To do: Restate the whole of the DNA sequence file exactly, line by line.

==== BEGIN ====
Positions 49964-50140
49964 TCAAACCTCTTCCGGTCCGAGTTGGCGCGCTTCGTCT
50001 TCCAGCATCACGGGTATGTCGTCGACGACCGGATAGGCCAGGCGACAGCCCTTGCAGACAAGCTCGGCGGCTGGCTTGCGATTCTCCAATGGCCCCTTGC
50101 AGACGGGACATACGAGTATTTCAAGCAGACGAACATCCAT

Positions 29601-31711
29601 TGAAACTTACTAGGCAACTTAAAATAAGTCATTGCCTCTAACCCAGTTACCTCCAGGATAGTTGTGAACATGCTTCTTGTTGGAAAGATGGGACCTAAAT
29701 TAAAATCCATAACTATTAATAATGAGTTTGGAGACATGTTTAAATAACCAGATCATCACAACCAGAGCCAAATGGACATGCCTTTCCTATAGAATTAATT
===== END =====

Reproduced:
Positions 49964-50140
49964 TCAAACCTCTTCCGGTCCGAGTTGGCGCGCTTCGTCT
50001 TCCAGCATCACGGGTATGTCGTCGACGACCGGATAGGCCAGGCGACAGCCCTTGCAGACAAGCTCGGCGGCTGGCTTGCGATTCTCCAATGGCCCCTTGC
50101 AGACGGGACATACGAGTATTTCAAGCAGACGAACATCCAT

Positions 29601-31711
29601 TGAAACTTACTAGGCAACTTAAAATAAGTCATTGCCTCTAACCCAGTTACCTCCAGGATAGTTGTGAACATGCTTCTTGTTGGAAAGATGGGACCTAAAT
29701 TAAAATCCATAACTATTAATAATGAGTTTGGAGACATGTTTAAATAACCAGATCATCACAACCAGAGCCAAATGGACATGCCTTTCCTATAGAATTAATT